Grammys 2019: Predictions for MAJOR Awards (General)

The Grammys are in hot water, and though they have a chance to slowly move past their terrible reputation on February 10th, their prospects are not looking very good. Major artists such as Ariana Grade (who is also “boycotting” the show), Drake, Kendrick Lamar, and Childish Gambino declined to perform at the show.

However, they made fresh changes to this year’s voting bloc and nomination process. The RIAA expanded the four general categories – Album of the Year, Record of the Year, Song of the Year, and Best New Artist – to eight nominations from the previous five nominations.

This year’s nominations make it obvious that the RIAA is using this change to their advantage to cover a wide range of genres, making predictions even more difficult.

The Grammys also have to prove that they embrace diversity. They invited 900 new voters in the past year to increase the number of women and people of color. Now, the voting bloc is 51% women and 48% people of color – previously, they were 28% women and 37% people of color. Will they do the same in awarding the prizes?

Album Of The Year

Golden Hour.jpg

  • Brandi Carlile: BY THE WAY, I FORGIVE YOU
  • Drake: SCORPION
  • H.E.R. : H.E.R.
  • Janelle Monáe: DIRTY COMPUTER
  • Kacey Musgraves: GOLDEN HOUR
  • Kendrick Lamar, Various Artists: BLACK PANTHER: THE ALBUM

Who Will Win: Invasion of Privacy, Golden Hour, Scorpion, or Black Panther

Who Should Win: Black Panther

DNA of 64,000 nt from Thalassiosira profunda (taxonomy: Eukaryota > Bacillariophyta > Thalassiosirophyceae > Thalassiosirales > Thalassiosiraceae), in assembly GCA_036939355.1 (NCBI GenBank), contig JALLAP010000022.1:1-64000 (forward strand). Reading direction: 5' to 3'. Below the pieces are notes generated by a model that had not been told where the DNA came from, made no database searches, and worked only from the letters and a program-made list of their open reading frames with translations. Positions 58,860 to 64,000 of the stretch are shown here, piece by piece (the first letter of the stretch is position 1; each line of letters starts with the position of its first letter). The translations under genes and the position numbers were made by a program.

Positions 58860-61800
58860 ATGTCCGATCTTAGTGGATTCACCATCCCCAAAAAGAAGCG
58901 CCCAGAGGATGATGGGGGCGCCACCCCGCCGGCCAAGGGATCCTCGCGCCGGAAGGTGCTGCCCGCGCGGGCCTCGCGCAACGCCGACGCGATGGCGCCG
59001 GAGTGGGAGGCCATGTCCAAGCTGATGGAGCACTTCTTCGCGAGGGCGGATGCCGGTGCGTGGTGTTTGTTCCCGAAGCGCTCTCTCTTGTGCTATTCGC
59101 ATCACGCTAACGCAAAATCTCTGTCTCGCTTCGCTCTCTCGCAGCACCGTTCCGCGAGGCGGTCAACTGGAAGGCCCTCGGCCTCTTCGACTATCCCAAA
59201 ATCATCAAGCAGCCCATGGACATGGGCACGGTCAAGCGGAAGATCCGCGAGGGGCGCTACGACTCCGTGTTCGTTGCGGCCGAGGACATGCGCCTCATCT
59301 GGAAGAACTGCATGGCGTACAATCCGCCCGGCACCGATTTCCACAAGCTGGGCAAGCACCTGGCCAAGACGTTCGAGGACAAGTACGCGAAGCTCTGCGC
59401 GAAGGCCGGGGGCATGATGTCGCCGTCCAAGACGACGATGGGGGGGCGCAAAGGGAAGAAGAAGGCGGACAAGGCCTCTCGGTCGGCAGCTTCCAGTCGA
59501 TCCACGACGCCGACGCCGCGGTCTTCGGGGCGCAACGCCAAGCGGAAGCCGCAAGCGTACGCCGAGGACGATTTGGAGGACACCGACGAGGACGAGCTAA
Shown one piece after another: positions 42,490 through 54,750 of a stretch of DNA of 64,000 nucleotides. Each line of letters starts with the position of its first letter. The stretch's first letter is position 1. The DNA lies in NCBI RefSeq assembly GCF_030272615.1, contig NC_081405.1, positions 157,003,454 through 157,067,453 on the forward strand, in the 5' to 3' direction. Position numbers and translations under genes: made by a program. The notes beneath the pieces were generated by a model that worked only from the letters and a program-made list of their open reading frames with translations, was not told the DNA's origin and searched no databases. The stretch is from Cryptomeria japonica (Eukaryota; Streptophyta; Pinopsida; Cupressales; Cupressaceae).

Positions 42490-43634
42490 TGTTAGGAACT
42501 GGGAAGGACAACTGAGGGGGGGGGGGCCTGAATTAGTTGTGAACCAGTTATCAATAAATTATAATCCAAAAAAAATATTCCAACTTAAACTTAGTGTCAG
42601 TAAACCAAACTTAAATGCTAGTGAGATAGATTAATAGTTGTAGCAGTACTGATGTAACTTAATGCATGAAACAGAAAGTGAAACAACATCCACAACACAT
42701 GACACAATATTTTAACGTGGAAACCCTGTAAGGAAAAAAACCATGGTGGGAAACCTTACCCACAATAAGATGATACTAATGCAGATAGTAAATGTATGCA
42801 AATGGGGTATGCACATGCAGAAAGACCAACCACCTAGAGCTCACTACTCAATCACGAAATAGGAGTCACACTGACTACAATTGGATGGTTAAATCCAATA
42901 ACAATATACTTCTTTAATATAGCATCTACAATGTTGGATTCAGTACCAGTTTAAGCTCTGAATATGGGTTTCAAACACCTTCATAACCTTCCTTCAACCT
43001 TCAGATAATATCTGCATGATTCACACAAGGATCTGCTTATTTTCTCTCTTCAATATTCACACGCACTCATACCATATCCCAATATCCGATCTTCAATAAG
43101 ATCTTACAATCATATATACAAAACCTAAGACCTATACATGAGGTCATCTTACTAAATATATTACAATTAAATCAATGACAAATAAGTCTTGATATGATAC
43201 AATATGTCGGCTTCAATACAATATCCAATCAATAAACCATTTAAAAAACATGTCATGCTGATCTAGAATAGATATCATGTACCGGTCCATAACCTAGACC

Surprise Win: Dirty Computer

Grammys love Cardi B, and pushing for a female rapper who recently blew up would make them seem like they’re “making progress” toward equality. From 2013 to 2018, 90.7% of all Grammy nominees were men, and just 9.3% were women. This year showed a clear effort to nominate more women (deservedly), and giving the biggest prize of the night to Cardi can show that the Grammys are “woke.”

Another strong female is Kacey Musgraves, for her album that only I seemed to dislike. I don’t like country music in general, and I honestly couldn’t find what was so special about this album. Apparently, the RIAA has a huge country voting bloc, so that might be enough of a push.

Scorpion was a mess. Loaded with half-finished filler tracks and dripping with self-indulgence, the only good track I can remember from it is “Nice for What.” Just because it broke selling and streaming records, the Grammys might drool over it.

Black Panther.jpg

Black Panther was a gem in the dreary winter. Full of innovative African influences, ranging from SOB x RBE’s harsh, new-school rap to the rueful “I Am” from Jorja Smith, to the intense and satisfying “King’s Dead,” to the sleek production of “X,” it was a creative and refreshing album showcasing a wonderful variety of talented artists. It would finally allow Kendrick to win his long-snubbed Album of the Year and award many amazing artists of color. 

Dirty Computer was praised by critics, but it is too artistically intricate for the simple-minded Grammys. Low chance.

Record Of The YearIMG_5698

  • Cardi B, Bad Bunny & J Balvin: I LIKE IT
  • Brandi Carlile: THE JOKE
  • Childish Gambino: THIS IS AMERICA
  • Drake: GOD’S PLAN
  • Lady Gaga & Bradley Cooper: SHALLOW
  • Kendrick Lamar & SZA: ALL THE STARS
  • Post Malone ft. 21 Savage: ROCKSTAR
  • Zedd, Maren Morris & Grey: THE MIDDLE

Who Will Win: “I Like It,” “This is America,” or “God’s Plan”

Who Should Win: “I Like It” or “This is America”

Surprise Win: “The Middle”

“I Like It” had an extravagant, funky Caribbean production with an infectious hype crowd “chorus” and Cardi’s show-stopping delivery. This award awards the entire team who made the song: artists, producers, mixing and mastering engineers; taking that into account, “I Like It” would be an excellent winner. On the other hand, “This is America” stunned the entire country with its music video and tense lyrics and production, making listeners tread the fine line between celebration and horror. The music is joyful; the reality of our country is not.